A weather system showed that a tropical storm appeared to be heading toward Louisiana. Shell Oil announced evacuation plans for hundreds of staff from its rigs in the region.
The National Weather Service in its hazardous weather outlook said the low-pressure area could affect southeast Louisiana and south Mississippi Friday night or Saturday and that it would have the potential to become a subtropical or tropical storm. Higher-than-normal tides and coastal flooding were possible Friday into Saturday, the report read.
Models showed possible tracks across the Gulf Coast, with Louisiana and the New Orleans area in the middle of the extreme ends of those tracks, said meteorologist Phil Grigsby.
State and local officials planned to speak throughout the day and continue monitoring weather conditions, a spokeswoman for Louisiana's Office of Homeland Security and Emergency Preparedness said. The state had not activated its emergency operations center, as of late morning.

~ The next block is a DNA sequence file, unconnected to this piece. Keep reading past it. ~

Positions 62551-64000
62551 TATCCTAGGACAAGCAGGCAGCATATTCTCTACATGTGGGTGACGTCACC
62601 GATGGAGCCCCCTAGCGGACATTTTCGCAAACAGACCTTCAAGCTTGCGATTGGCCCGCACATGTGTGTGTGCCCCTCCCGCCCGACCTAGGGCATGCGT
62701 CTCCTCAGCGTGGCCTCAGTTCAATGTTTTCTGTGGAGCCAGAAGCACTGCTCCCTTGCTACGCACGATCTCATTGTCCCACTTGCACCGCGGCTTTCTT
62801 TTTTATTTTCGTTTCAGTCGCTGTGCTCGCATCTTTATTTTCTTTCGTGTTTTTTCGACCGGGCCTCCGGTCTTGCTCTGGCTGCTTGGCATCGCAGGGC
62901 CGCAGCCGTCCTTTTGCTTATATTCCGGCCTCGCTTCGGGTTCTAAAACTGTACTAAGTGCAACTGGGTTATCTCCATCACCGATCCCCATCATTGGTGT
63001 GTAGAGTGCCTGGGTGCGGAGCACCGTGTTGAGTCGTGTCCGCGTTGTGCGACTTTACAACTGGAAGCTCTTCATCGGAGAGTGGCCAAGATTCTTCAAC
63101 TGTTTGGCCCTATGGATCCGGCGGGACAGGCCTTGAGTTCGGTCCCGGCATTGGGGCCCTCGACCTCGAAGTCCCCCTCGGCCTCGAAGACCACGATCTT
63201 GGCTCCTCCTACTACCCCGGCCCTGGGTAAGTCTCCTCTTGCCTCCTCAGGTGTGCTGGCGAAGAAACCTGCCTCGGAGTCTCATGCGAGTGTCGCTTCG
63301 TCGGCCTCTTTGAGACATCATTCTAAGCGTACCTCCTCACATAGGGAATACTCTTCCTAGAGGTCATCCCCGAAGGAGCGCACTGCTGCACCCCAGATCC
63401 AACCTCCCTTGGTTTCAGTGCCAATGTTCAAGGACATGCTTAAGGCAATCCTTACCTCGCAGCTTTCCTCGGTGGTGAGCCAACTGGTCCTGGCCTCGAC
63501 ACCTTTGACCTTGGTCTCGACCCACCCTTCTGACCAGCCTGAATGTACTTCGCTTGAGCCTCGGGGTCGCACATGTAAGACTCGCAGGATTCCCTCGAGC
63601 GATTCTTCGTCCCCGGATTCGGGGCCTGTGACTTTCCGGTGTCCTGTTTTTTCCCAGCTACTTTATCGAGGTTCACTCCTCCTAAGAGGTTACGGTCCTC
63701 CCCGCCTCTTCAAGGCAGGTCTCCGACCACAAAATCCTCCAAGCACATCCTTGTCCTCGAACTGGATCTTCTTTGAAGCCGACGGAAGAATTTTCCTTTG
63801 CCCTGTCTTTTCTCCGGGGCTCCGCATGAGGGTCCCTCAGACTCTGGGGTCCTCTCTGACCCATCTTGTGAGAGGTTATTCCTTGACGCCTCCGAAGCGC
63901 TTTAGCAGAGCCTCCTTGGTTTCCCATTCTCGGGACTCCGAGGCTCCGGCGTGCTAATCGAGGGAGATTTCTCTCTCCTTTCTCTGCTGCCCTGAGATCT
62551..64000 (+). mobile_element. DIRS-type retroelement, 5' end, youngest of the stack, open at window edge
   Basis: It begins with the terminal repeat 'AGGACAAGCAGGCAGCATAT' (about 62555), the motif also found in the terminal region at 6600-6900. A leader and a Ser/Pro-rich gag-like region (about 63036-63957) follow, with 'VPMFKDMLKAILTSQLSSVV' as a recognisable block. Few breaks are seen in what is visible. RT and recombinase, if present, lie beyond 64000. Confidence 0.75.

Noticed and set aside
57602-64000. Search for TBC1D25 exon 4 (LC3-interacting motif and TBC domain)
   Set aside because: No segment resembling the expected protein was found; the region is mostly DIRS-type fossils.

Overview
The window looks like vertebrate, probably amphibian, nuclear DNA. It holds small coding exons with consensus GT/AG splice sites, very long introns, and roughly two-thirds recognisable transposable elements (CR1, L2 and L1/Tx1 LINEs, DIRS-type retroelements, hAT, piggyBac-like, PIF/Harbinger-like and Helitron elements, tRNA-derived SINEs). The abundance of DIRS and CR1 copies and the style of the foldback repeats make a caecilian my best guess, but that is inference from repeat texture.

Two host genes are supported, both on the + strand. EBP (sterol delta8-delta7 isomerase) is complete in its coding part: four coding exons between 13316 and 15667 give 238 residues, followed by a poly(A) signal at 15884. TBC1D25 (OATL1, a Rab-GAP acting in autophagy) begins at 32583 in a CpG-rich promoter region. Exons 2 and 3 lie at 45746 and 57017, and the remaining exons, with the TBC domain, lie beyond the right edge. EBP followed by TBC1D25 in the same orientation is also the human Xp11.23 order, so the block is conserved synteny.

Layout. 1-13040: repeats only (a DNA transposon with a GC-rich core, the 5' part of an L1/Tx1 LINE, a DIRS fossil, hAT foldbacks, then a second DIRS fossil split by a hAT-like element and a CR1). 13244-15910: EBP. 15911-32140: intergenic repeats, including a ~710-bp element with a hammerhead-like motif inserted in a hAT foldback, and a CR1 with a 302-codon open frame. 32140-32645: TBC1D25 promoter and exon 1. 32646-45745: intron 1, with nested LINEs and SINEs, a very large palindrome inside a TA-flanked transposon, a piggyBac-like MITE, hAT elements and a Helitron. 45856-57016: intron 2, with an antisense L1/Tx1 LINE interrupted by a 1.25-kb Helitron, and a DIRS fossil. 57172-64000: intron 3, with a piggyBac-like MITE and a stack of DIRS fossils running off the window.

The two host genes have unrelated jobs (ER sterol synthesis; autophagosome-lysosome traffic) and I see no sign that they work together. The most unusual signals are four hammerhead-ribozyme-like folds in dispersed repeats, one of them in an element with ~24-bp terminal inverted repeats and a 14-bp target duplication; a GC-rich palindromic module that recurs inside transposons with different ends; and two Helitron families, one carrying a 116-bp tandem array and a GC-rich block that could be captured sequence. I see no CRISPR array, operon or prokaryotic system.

Shell Oil Co. said it planned to evacuate about 700 staff deemed not essential to drilling and production in the Gulf of Mexico by the end of the day Wednesday.
In Plaquemines Parish, portions of which were destroyed by Hurricane Katrina in 2005, nervous residents were calling local officials for any news.
Since Katrina, "people are gun-shy, and they're going to call, which is good," said Phillip Truxillo, Plaquemines' emergency management director. "They're supposed to be monitoring and watching."
If a tropical storm threatened, residents in federally issued trailers would be evacuated to an auditorium and high school, Truxillo said. On Wednesday, parish workers were checking to see that drains were clear of debris and picking up trash or other loose debris, he said.
An emergency management official in St. Bernard Parish, which was virtually wiped out by Katrina, did not immediately return a call seeking comment. A New Orleans city spokeswoman also did not immediately respond to a message.
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